New Assistant Coach Aspires to Help UMF Runners

New Assistant Coach Aspires to Help UMF Runners

By Keely McConomy Contributing Writer

Ryan Smith, one of the new assistant coaches for the UMF Track and Field team, is excited to help train student athletes. His goal as the assistant coach is to “make this sport a tradition” and “to elevate Maine running,” Smith said.

   Smith competes in professional running as well as coaching at UMF. Smith mostly works with l

New Assistant Coach Ryan Smith. (Photo Courtesy of UMF Athletics)

ong distances runners, supporting head coach Daniel Campbell. Smith and Campbell work together to help the student athletes improve as runners and people.

   “Dan helps me coach the big picture,” said Smith.

   Though Campbell has an outstanding reputation for his coaching career, Smith has brought some newer ideas to UMF that could help the team improve in many ways. Smith’s philosophy on coaching is all about planning for the future.

   Chloe Kenyon, a sophomore and second year Track and Field athlete at UMF, said Smith “goes from [the month of] May when we want to be at our peak and builds the workouts backwards from there.” Smith “is always excited at practice,” said Kenyon.

   Running is a mental and physical sport; helping the athletes prepare for the outdoor season is vital to their success. Smith loves coaching so much that he tells all his athletes that he will always be happy to help them continue the sport, even after they are done running for UMF.

   “For me, I’d love to stay here,” said Smith.

   He hopes to coach at UMF as long as he can and continue putting his best efforts into helping student athletes become the most successful they can be.

   Smith is a recent graduate from Goshen college in Indiana, where he was an All-American runner. He started competing in Track and Field in high school, and his goal from the first day was to beat the high school’s record for the five kilometer. He was told beating the record was impossible. By his senior year he proved his doubters wrong by beating the record by one second. At UMF, Smith wants to bring a similar legacy.

   UMF will be competing in the Maine State Open at the University of Southern Maine on February 24th. The meet is important to Smith and the UMF team because teams from nearby states will also be competing with all the Maine teams. “It’s an effort to draw people from out of state and show them, ‘Hey we can compete too,’” said Smith.

Faculty Share their ‘Rough Drafts’ in UMF Gallery

Faculty Share their ‘Rough Drafts’ in UMF Gallery

By Kristen Hill Contributing Writer

 

UMF Art faculty are working together to show the art they create outside of the classroom in a show called “Rough Drafts”, which will display their different perspectives about the contemporary world.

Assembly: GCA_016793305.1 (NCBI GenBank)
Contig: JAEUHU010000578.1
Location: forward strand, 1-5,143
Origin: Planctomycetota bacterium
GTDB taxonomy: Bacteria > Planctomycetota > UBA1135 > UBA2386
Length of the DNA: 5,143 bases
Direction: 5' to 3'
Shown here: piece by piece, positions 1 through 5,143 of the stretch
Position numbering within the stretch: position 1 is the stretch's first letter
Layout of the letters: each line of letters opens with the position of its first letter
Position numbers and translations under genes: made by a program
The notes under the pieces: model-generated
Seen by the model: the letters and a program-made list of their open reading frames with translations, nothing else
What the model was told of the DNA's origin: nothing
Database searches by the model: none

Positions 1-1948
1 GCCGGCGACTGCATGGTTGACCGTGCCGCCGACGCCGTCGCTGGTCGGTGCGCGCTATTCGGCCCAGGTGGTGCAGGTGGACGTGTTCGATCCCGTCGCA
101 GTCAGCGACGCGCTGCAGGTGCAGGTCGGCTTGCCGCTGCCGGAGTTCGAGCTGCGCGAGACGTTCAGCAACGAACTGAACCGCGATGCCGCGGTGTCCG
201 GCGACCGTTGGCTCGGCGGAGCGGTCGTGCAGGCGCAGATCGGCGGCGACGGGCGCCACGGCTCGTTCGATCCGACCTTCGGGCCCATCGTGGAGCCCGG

‘Scrap and Mire’ Small objects teeter on the edges of their ledges in Katrazyna Randall’s piece. (Photo by Eryn Finnegan)

   Artists in the show include professors Ann Bartges, Tom Jessen, Dawn Nye, Elizabeth Olbert, Jesse Potts, Katrazyna Randall and Barbara Sullivan. A variety of paintings, drawings and sculptures are currently on display in the Emery Community Arts Center as well as the UMF Art Gallery.

   Elizabeth Olbert created a piece called “The Part Played by Labor in the Transition from Bird to Man.” She says the piece is “a play on Friedrich Engles’ The Part Played by Labor in the Transition from Ape to Man, an important Marxist text from 1876.”

   Olbert uses a surrealist technique called soufflage where paint is blown to reveal an image. Rather than using paint, Olbert decided to use coffee on the piece. “You know me, I love coffee, it had to be a part of my piece,” Olbert said. She will be displaying three drawings that include this technique.

   The inspiration for this piece came from fellow artist and professor Katrazyna Randall. “I have been talking with Kate about nature and design for probably two years now,” Olbert said.

   Randall’s piece uses a surrealist perspective on consumerism and its effect on our environment. The piece is made with dull, everyday objects to represent flora and fauna, creating an emphasis on the impact we have on our environment and how a lot of nature is becoming a thing of the past. Randall’s love for painting landscapes and nature shows how nature has become unimportant and is losing meaning to many people. In Randall’s view, nature has to be nurtured and the piece shows neglect along with the rise in consumerism and plastic.